Image: Seattle PI, May 8, 1893

Hereafter and despite the economic downturn of the 1893 panic, Conover went on to be a leading force in the development of east Seattle from Madison Park down to Leschi. He platted and sold several more tracts of land in the area including one that takes his own name “Conover Park” platted in 1907. He originally reserved a large portion of it to be the site for his future home, but later partitioned and sold it off after his wife passed away.

Image: King County Archives

Conover's impact on the city of Seattle and beyond

Conover’s influence reached far beyond this relatively small enclave of Seattle as well. He and his business partner Crawford owned land ranging from fruit orchards in California to mining operations in Alaska and everything in between. In fact, he even platted a tract of land in Ballard called the “Great Northern Addition” in partnership with Frank M Jordan, his notary public in 1890 Advertisements called it the “Pittsburgh of the Northwest”. It is located just a short walk north of the Great Northern Railroad terminal that would later open on Salmon Bay in the heart of Ballard just three years later. The opening of this terminal was a crucial turning point in Seattle’s history and major driver of its growth after the panic of 1893 subsided with the onset of the Klondike Gold rush in 1897.

Images: left, King County Archives; right, Seattle-PI

This and other sources suggest that Conover may have even played a role in the railroad’s establishment here--a point worth exploring further. Through the Seattle Chamber of Commerce (of which he would eventually be a decades-long member) he oversaw the compilation of “Facts and Figures About Washington, the Evergreen state, and Seattle its Queen City” as a gift to James Hill and his associates at the Great Northern Railroad. He later arranged for the display of the products and manufactures of Seattle and Washington at the offices of the Great Northern in St. Paul Minnesota. Aside from Conover’s ties to the Great Northern, the Seattle city council appointed him to a street renaming and renumbering committee alongside city engineer RH Thompson and David Denny in 1892. Up to this point Seattle street names and numbers were in complete chaos and changed from one plat to the next. Initially, Conover used his influence on the committee to pass ordinance 3162 in 1894 renaming the street his house was on from "Joy" to "Renton" to honor Captain Renton, though it didn't hold. His peers overruled him the following year and changed it to 16th through ordinance 4044 which ended the aforementioned chaos and standardized the city's street and numbering system. Conover's other notable accomplishments, activities, and connections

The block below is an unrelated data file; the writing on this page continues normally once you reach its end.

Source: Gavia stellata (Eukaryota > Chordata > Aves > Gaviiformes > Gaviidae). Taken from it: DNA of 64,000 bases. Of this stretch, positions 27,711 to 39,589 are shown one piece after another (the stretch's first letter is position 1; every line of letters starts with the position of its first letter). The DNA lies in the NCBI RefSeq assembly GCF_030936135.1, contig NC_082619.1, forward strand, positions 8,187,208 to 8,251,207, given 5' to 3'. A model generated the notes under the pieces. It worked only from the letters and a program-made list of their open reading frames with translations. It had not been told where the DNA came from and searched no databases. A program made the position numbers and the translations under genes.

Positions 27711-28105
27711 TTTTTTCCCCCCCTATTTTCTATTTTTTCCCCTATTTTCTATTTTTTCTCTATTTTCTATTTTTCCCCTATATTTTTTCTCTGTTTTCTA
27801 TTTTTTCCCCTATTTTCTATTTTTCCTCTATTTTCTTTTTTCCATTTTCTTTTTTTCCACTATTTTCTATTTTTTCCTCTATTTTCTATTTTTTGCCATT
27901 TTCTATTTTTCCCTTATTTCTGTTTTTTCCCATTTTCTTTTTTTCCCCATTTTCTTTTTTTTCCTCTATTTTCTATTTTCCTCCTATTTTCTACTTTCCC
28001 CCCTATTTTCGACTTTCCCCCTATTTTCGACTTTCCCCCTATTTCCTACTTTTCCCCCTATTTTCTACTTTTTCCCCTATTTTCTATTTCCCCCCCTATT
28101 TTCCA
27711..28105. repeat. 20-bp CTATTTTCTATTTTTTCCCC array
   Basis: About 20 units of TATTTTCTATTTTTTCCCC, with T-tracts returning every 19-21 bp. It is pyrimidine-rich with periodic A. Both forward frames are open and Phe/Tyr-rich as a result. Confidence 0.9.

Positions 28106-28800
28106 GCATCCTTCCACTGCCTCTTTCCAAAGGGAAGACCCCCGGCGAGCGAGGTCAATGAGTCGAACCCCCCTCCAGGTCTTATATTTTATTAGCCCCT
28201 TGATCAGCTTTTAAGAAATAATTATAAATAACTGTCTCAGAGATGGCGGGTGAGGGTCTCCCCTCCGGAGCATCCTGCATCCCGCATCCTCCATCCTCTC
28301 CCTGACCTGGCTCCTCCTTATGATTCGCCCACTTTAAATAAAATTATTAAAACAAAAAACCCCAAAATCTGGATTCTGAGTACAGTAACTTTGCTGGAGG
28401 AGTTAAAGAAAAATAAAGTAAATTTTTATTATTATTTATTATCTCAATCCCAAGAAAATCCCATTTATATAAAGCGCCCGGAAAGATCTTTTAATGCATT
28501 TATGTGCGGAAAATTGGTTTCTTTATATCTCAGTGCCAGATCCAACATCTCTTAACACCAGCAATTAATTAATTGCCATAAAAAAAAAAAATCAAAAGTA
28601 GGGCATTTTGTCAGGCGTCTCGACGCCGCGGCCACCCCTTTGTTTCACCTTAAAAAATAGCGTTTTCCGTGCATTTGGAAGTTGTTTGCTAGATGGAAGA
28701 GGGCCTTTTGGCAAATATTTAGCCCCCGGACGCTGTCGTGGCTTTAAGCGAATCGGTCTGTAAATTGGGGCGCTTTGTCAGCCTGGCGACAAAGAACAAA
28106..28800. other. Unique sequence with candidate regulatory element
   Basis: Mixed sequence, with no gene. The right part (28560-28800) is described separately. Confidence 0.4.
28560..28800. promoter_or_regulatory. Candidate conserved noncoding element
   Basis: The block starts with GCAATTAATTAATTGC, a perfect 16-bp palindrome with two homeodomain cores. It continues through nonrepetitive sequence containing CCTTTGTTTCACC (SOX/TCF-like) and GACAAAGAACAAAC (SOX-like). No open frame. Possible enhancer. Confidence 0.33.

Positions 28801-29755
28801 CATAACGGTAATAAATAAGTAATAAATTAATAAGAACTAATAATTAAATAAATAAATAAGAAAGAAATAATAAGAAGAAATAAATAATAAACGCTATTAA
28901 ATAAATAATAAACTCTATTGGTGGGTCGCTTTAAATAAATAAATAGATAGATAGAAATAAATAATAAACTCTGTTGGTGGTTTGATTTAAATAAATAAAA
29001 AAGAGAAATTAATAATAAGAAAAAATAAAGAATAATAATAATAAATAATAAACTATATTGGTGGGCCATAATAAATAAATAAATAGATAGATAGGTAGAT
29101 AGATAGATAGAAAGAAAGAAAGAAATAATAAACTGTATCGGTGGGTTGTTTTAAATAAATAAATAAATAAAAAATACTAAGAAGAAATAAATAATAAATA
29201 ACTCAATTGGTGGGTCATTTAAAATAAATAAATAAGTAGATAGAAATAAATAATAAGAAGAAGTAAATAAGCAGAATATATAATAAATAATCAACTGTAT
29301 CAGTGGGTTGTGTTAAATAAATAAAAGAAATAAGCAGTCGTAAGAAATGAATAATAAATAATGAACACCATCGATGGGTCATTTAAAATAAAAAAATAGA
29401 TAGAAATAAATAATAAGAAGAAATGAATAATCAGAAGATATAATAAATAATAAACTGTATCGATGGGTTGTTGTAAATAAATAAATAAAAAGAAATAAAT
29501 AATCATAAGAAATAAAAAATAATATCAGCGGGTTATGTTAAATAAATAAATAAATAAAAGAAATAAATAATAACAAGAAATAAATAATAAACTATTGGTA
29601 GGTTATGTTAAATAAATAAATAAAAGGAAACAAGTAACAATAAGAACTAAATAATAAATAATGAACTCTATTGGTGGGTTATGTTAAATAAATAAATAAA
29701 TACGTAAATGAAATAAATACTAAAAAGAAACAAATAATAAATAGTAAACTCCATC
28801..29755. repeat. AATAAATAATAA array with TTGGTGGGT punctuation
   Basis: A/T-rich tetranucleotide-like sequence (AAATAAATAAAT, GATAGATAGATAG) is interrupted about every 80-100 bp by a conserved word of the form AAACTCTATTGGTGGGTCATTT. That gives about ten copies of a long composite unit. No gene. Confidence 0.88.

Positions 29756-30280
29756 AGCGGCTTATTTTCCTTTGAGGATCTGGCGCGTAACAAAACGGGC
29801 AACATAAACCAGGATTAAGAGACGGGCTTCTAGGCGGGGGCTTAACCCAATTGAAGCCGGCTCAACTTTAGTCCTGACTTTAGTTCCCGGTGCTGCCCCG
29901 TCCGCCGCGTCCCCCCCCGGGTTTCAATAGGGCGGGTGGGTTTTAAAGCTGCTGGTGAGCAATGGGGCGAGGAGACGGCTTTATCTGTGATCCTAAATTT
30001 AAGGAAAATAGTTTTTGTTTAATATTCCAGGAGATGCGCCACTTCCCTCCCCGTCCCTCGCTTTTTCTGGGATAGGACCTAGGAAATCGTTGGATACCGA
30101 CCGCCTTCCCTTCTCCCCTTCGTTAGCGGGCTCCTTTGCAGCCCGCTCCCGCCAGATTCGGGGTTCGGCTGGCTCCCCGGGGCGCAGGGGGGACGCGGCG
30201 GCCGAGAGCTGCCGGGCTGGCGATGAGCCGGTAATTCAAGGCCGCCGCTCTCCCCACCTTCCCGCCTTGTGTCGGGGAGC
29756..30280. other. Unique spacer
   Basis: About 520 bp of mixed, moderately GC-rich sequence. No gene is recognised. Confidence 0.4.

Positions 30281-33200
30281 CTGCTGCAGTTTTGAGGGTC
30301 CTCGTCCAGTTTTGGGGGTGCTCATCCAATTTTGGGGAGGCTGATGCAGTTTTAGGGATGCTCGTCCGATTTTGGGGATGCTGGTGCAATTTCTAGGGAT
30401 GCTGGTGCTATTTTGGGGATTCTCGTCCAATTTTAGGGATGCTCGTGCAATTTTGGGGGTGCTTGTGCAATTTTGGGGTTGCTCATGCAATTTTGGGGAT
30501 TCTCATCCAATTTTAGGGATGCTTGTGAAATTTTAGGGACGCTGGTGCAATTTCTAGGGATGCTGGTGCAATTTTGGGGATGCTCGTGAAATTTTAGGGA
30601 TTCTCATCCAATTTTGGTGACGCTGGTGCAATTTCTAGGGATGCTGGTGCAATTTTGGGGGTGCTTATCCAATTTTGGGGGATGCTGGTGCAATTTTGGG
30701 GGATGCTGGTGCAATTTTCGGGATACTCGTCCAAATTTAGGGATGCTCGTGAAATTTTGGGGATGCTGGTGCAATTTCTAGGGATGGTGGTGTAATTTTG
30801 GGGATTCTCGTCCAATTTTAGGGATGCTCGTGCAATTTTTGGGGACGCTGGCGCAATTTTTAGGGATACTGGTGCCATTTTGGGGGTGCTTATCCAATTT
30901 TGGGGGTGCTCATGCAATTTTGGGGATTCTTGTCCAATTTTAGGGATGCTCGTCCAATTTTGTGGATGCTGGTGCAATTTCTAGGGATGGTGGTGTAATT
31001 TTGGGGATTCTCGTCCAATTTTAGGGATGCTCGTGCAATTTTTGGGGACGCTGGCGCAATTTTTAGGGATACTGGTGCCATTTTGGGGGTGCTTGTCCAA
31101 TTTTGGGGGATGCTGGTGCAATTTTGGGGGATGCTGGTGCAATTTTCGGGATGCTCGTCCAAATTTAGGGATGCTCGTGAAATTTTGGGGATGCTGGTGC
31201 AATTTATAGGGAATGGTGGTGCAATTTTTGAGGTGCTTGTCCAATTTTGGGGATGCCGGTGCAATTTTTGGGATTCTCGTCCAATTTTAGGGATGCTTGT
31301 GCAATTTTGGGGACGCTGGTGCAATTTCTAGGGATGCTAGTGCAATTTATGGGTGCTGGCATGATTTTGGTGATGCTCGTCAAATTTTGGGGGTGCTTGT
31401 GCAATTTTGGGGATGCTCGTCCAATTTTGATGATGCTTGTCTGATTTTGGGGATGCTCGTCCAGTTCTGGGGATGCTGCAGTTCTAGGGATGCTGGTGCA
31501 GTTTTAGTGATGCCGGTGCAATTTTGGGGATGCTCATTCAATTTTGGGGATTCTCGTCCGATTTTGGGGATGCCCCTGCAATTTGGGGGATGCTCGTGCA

Amersfoort - In 1906 Conover had a sprawling lakeside "Summer home" built for himself and his family just south of Windermere Park. Architects Somervell and Cote, who had come in from New York to assist with the design of St James Cathedral just a few years prior, designed the house. Conover named it "Amersfoort" after an ancestral home in Hollland. Conover sold the house in 1913 and the site would later become the Sacred Heart Villa, a Catholic institution.

Image: Seattle Times, March 5, 1906

Dutch colonial ties - The name Conover is the anglicized form of "van Couwenhoven" a prominent Dutch family of which Wolfert Gerritse van Couwenhoven was the founder of the first European settlement on Long Island, NY called New Amersfoort. Further research is needed to determine Conover's precise connection to Wolfert Gerritse.

30-year mortgage - Standard history has it that the Federal Housing Administration first introduced the concept of the 30-year mortgage in 1934 during the Great Depression after traditional private mortgage insurance providers had largely gone bankrupt. However, a Seattle Times article dated April 24, 1921 claims that Conover himself pioneered the concept and even had it copyrighted at the U.S. patent office. If confirmed, this would change the history of housing as we know it. Further research is needed.

Honorary monument - In 1961, six months before Conover's death, Governor Albert D. Rossellini dedicated a monument with the below quoted inscription and planted a seedling tree in Olympia in honor of Conover.

"A patriot, historian, and writer who dedicated his life to the development of Washington which he named The Evergreen State."

The seedling was from the Lone Tree in Grays Harbor, which served as a maritime beacon ever since it guided Captain Robert Gray into the harbor in 1792.

Seattle Times, March 1, 1961

Architectural Significance and additional ancestral ties